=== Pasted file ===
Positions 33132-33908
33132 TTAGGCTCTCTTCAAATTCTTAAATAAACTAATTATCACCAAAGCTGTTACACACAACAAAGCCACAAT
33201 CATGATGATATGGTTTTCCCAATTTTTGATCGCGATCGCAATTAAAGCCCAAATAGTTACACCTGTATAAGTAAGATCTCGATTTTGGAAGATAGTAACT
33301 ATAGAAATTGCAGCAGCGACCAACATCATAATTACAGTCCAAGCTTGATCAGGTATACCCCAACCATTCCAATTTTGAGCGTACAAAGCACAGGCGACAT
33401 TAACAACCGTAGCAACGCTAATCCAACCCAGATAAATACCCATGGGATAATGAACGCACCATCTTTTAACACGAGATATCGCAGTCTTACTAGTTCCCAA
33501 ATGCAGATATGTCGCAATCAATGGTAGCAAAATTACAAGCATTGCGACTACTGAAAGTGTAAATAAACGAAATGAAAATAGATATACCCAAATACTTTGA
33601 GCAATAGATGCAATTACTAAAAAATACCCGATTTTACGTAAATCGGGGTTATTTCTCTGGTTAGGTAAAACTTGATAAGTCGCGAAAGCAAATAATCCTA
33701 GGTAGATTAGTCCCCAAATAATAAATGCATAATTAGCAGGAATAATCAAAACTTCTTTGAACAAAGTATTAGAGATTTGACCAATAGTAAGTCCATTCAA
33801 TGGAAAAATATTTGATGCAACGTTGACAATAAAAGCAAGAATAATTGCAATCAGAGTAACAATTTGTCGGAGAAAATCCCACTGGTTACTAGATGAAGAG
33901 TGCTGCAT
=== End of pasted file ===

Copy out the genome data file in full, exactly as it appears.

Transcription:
Positions 33132-33908
33132 TTAGGCTCTCTTCAAATTCTTAAATAAACTAATTATCACCAAAGCTGTTACACACAACAAAGCCACAAT
33201 CATGATGATATGGTTTTCCCAATTTTTGATCGCGATCGCAATTAAAGCCCAAATAGTTACACCTGTATAAGTAAGATCTCGATTTTGGAAGATAGTAACT
33301 ATAGAAATTGCAGCAGCGACCAACATCATAATTACAGTCCAAGCTTGATCAGGTATACCCCAACCATTCCAATTTTGAGCGTACAAAGCACAGGCGACAT
33401 TAACAACCGTAGCAACGCTAATCCAACCCAGATAAATACCCATGGGATAATGAACGCACCATCTTTTAACACGAGATATCGCAGTCTTACTAGTTCCCAA
33501 ATGCAGATATGTCGCAATCAATGGTAGCAAAATTACAAGCATTGCGACTACTGAAAGTGTAAATAAACGAAATGAAAATAGATATACCCAAATACTTTGA
33601 GCAATAGATGCAATTACTAAAAAATACCCGATTTTACGTAAATCGGGGTTATTTCTCTGGTTAGGTAAAACTTGATAAGTCGCGAAAGCAAATAATCCTA
33701 GGTAGATTAGTCCCCAAATAATAAATGCATAATTAGCAGGAATAATCAAAACTTCTTTGAACAAAGTATTAGAGATTTGACCAATAGTAAGTCCATTCAA
33801 TGGAAAAATATTTGATGCAACGTTGACAATAAAAGCAAGAATAATTGCAATCAGAGTAACAATTTGTCGGAGAAAATCCCACTGGTTACTAGATGAAGAG
33901 TGCTGCAT